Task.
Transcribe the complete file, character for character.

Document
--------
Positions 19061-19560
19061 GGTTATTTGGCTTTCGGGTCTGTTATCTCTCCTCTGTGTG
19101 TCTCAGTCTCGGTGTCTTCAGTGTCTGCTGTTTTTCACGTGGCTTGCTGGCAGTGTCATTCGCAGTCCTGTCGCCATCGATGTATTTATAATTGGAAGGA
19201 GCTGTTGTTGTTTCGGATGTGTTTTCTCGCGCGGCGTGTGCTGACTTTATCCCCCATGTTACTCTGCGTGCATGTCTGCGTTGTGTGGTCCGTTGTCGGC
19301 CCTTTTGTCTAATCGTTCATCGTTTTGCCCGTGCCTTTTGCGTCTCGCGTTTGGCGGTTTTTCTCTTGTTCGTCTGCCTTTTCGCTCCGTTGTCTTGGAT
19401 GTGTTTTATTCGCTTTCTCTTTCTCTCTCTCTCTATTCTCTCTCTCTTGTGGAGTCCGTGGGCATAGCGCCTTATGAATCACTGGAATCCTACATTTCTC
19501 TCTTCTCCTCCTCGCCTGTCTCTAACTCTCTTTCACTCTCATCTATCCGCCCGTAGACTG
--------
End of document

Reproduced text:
Positions 19061-19560
19061 GGTTATTTGGCTTTCGGGTCTGTTATCTCTCCTCTGTGTG
19101 TCTCAGTCTCGGTGTCTTCAGTGTCTGCTGTTTTTCACGTGGCTTGCTGGCAGTGTCATTCGCAGTCCTGTCGCCATCGATGTATTTATAATTGGAAGGA
19201 GCTGTTGTTGTTTCGGATGTGTTTTCTCGCGCGGCGTGTGCTGACTTTATCCCCCATGTTACTCTGCGTGCATGTCTGCGTTGTGTGGTCCGTTGTCGGC
19301 CCTTTTGTCTAATCGTTCATCGTTTTGCCCGTGCCTTTTGCGTCTCGCGTTTGGCGGTTTTTCTCTTGTTCGTCTGCCTTTTCGCTCCGTTGTCTTGGAT
19401 GTGTTTTATTCGCTTTCTCTTTCTCTCTCTCTCTATTCTCTCTCTCTTGTGGAGTCCGTGGGCATAGCGCCTTATGAATCACTGGAATCCTACATTTCTC
19501 TCTTCTCCTCCTCGCCTGTCTCTAACTCTCTTTCACTCTCATCTATCCGCCCGTAGACTG